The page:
Life returned to central Aleppo, an AFP reporter said, in stark contrast with the Syrian city's rebel-held outskirts where activists reported renewed bombardments and food shortages on Tuesday.
Shops were open for business and residents went about their errands in the city centre, while fighting raged in the east, west and south of the country's commercial capital.
But, after more than a month of violence in Aleppo, the frustration was palpable nonetheless.
"People just walk down the street and look at our merchandise, shirts and pants, but very few are buying because they fear for the future," said 25-year-old shopkeeper Abdu al-Ghafoor.
"Instead, they buy clothing and backpacks for the school year," he told AFP.
Ongoing violence in the northern city and elsewhere in Syria have cast doubt on whether schools can actually be reopened in conflict-hit areas of the country.
In rebel strongholds of the city, activists spoke of ongoing shortages.
"The regime prevents food from reaching the liberated areas (under rebel control). Residents are forced to smuggle products from neighborhood to neighborhood," Barra, an activist in the opposition bastion of Sakhur, told AFP.
"When I buy something, I have to go to several grocery stores and supermarkets before finding what I want. Eggs, yogurt, rice and childrens' milk are almost non-existent. Markets are almost empty," he said via Skype.
"It's difficult to find gas canisters also... It's a real siege, collective punishment," said the activist. "If the regime could deprive us of air, it would."
According to Barra, "garbage is everywhere and people are trying to clean what they can, but the bombing is so intense."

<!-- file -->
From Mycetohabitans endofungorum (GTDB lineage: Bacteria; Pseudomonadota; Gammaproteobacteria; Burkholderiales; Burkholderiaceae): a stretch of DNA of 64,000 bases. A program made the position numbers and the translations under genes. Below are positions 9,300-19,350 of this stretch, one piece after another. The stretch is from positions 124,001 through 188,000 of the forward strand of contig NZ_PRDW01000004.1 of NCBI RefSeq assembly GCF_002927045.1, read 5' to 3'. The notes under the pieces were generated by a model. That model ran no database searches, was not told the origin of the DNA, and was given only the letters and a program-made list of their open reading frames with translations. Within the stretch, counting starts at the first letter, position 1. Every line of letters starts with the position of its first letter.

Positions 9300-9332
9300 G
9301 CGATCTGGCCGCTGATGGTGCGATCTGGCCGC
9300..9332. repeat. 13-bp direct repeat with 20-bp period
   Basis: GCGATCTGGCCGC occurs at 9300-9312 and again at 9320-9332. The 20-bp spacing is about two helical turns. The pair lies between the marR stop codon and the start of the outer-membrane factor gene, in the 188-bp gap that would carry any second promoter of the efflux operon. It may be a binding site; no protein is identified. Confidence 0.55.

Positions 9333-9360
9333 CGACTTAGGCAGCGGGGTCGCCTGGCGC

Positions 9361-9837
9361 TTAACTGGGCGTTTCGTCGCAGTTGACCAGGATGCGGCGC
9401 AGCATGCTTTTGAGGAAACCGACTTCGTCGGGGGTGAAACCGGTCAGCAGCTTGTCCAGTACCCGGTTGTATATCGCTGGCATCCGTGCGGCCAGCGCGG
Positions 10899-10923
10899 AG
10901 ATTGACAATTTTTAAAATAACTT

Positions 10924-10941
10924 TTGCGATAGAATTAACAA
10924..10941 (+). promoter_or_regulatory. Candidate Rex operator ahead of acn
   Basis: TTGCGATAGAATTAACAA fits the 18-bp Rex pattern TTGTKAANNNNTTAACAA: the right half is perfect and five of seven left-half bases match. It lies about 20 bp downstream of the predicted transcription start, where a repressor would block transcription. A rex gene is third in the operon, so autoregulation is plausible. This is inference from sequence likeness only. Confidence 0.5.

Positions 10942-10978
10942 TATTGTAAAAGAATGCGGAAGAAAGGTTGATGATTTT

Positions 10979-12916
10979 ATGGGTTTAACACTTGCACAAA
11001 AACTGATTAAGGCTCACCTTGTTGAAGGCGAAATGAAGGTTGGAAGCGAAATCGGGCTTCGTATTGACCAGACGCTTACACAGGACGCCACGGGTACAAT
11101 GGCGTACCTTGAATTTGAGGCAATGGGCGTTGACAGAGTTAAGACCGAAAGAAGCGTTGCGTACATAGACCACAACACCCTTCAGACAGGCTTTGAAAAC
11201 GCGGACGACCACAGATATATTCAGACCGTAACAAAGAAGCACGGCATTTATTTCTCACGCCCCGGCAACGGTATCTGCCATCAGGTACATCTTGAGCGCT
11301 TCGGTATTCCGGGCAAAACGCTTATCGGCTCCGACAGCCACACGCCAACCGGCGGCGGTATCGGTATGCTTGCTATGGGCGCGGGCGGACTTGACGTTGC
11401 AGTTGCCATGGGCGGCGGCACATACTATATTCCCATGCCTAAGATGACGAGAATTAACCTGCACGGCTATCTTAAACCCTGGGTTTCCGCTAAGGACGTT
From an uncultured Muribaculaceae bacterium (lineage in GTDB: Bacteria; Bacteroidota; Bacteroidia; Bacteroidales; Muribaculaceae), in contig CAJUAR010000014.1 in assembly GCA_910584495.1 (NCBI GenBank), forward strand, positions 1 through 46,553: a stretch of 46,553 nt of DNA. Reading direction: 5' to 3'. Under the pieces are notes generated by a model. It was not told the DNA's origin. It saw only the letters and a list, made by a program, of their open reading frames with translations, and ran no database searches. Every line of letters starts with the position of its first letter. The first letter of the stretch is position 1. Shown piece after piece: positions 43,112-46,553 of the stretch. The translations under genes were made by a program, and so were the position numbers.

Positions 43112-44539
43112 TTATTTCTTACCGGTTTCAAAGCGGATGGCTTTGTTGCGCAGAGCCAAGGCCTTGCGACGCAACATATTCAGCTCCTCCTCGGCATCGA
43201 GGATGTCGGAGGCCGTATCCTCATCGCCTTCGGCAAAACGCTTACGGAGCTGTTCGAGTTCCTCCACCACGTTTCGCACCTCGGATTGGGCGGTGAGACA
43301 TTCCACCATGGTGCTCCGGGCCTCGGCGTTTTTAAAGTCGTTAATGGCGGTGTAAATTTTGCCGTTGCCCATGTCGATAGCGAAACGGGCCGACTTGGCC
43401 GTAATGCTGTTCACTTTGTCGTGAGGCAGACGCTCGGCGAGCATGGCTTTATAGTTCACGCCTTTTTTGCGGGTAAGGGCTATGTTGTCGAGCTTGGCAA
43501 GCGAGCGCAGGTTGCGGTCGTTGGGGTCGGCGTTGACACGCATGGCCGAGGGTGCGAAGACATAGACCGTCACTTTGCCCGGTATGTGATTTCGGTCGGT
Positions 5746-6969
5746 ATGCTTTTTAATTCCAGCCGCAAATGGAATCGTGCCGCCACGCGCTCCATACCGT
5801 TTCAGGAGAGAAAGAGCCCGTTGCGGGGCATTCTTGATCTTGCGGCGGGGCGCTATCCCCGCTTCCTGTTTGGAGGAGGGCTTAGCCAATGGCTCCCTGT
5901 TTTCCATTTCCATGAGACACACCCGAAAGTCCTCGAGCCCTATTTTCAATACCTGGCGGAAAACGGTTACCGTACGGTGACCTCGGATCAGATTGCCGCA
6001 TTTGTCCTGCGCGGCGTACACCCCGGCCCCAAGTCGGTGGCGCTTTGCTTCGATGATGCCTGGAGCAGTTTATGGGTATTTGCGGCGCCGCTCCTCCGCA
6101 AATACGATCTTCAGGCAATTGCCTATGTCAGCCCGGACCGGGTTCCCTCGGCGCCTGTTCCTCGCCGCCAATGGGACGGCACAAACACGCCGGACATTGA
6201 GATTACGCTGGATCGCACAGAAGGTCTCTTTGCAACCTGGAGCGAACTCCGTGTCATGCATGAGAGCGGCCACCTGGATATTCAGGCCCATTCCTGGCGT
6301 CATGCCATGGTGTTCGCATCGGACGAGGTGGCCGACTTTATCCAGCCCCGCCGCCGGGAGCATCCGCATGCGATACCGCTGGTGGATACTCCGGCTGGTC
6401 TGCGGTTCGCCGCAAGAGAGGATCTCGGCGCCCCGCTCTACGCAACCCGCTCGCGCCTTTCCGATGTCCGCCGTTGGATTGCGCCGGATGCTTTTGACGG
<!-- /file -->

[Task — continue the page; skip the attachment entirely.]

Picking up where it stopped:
On Tuesday, the activist said several districts were bombarded with artillery and rounds of mortar fire as was an area near Aleppo airport, on the edge of Nayrab district in the southwest of the city.
In Salaheddin district, a rebel was killed in clashes with government forces, while a civilian was killed by sniper fire in the southern area of Sukari, the Syrian Observatory for Human Rights said.
The Britain-based watchdog also reported army shelling of Izaa, next to Saif al-Dawla in the city's southwest.
State television reported that a "unit of the armed forces killed five terrorists, including a sniper, behind a building for immigration and passports in the Old City" of Aleppo.
On Monday, a senior commander in charge of the government's five-week military assault on Aleppo predicted his forces would recapture the city from rebels within 10 days.
Elsewhere in Aleppo province, shelling killed two girls and an attack on an army checkpoint left four soldiers dead.
In Damascus, fighting erupted in the Yarmuk Palestinian refugee camp overnight between rebels and the Popular Front for the Liberation of Palestine (PFLP), the Observatory said.
Panicked residents fled the camp in droves, said the Syrian Revolution General Council, an activist network.
On Tuesday, the Observatory reported fierce bombardment by troops of the Damascus suburb of Deir al-Asafir.
In the central city of Hama, regime forces closed off roads to Al-Fraya neighborhood and stormed the area, killing 12 men including an army defector, it said.
Elsewhere in central Syria, a 15-year-old rebel was killed during clashes in Old Homs, in a city which has been devastated by shelling since the early days of the revolt.
Violent clashes also raged in the eastern city of Deir Ezzor as rebels battled for control of a military security headquarters, costing the lives of three rebels and eight troops, according to the Observatory.
Two rebels died in fighting elsewhere in Deir Ezzor, two civilians -- including a child -- died in the southern province of Daraa, and a man was killed in the northeastern province of Idlib at an army checkpoint, bringing Tuesday's initial toll to at least 37 dead.
The watchdog says more than 26,000 people have been killed overall in Syria since the revolt against President Bashar Assad's rule broke out in March 2011, more than two-thirds of them civilians.